One of the first things you have to do when setting up a new website is to choose a hosting company. If you only just recently learned what hosting even is, you probably have no idea how to pick a good one. You could do what a lot of new website owners do, which is to a) pick the cheapest option, or b) pick the option some step-by-step how-to-start-a-blog article told you to choose (which was most likely either BlueHost or HostGator).
Not all hosting plans are created equal.
I recommend that you spend a little more time evaluating hosting companies before making this decision, because while any hosting company can have your website up and running in just a few days or hours, let me tell you it is a very unpleasant, helpless feeling to visit your website one day and see this instead:
…and then have to spend time emailing, chatting, or talking on the phone to a customer service agent trying to get the issue resolved. And then to have this start happening once a week. And it is a very big relief, after having one’s website go down for an hour or two per week, or after finding that it fails most website speed tests, to switch to a new hosting company with friendly and helpful customer service representatives who make all your server and website speed problems go away.
So that is why I recommend taking a little more care in choosing a good hosting company to begin with.
What to look for in a hosting company
These are the factors I recommend taking into consideration when choosing a hosting company:
- Customer service. When you Google the company’s reviews, do you find lots of complaints about their customer service? Or do you find people reporting that the company is fairly easy to reach and deal with?
- User-friendliness. What is the setup process like? Is the website easy to navigate with clear instructions, or is a customer service representative helping you? Or do you feel overwhelmed with jargon?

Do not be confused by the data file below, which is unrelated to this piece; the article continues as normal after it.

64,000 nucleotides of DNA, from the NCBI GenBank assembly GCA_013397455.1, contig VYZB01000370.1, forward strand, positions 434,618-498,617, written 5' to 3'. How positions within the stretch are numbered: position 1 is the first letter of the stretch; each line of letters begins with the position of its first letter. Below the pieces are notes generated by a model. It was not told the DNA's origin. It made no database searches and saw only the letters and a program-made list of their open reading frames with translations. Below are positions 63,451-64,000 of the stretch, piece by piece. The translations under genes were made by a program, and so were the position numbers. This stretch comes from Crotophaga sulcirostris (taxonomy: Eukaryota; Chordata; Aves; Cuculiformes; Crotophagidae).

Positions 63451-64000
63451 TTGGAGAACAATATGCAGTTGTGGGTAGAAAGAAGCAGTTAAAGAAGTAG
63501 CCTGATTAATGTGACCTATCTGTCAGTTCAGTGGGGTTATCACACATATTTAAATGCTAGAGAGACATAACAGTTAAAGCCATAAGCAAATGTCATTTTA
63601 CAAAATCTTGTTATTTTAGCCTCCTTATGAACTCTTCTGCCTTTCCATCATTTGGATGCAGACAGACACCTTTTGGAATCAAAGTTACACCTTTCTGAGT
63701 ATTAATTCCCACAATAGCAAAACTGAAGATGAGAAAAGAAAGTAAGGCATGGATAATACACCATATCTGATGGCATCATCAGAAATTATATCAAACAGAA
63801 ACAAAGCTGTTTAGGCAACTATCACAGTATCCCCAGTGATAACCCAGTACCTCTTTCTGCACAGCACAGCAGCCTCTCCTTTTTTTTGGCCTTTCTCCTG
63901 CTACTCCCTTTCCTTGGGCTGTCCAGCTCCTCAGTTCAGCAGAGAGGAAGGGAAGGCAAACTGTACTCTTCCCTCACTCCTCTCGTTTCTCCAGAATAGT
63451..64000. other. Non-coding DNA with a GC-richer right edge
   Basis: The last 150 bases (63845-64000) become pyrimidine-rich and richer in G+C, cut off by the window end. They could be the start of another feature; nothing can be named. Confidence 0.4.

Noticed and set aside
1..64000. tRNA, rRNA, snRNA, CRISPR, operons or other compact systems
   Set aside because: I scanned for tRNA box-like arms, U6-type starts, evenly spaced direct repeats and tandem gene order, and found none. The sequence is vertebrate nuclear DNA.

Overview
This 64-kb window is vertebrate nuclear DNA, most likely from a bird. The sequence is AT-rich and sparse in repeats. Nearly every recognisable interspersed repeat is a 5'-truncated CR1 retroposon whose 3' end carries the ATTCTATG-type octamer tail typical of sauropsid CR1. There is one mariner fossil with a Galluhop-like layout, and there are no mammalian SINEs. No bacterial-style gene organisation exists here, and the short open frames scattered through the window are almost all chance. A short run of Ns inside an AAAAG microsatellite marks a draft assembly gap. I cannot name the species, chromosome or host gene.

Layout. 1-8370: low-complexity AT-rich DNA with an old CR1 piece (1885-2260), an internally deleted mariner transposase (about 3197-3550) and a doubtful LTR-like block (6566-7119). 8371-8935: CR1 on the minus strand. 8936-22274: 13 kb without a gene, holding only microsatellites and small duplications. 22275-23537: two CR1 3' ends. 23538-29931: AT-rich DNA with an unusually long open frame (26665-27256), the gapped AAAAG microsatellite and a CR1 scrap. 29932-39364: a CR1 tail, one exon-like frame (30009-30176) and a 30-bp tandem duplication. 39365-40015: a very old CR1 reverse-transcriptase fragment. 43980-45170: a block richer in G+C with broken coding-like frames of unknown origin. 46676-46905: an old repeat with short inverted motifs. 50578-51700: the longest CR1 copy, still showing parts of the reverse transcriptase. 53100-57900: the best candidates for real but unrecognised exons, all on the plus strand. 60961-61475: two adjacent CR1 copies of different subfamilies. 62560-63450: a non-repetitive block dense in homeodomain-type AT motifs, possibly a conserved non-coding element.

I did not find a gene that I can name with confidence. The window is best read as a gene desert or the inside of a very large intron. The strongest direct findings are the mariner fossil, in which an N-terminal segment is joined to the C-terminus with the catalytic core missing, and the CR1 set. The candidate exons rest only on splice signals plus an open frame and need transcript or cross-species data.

- Scalability. When you’re first starting out, you probably won’t experience any issues with your site lagging or going down, but if you start getting an increase in traffic, if your cheap hosting plan doesn’t have enough server space delegated to you, you may suddenly start having problems (that’s what happened to me). You can avoid this by choosing a hosting company that offers a plan with enough storage space to handle the amount of traffic you expect to get (or a plan like this you can easily upgrade to).
- Cost. Apart from determining which plan you can afford, be sure to also look at what all is included. Does your plan include free backups? An SSL certificate (related to website security)? Free site migration (if you’ll be moving your website from a different host)? Website caching (which helps your site run faster)? I realize these are things you didn’t realize you needed, but a lot of the cheaper hosting plans charge an extra fee for these essential features.
By now hopefully you can see why it’s important to consider multiple factors when choosing a hosting company and service plan.
BlueHost and HostGator
As I mentioned earlier, a lot of people who teach about starting a blog recommend BlueHost or HostGator for hosting. I have never used BlueHost, so I can’t tell you from personal experience whether or not it’s a good company. However, I can tell you that a quick Google search will reveal that a lot of bloggers end up wanting to leave BlueHost for one reason or another. Maybe the people recommending BlueHost have one of their more expensive plans?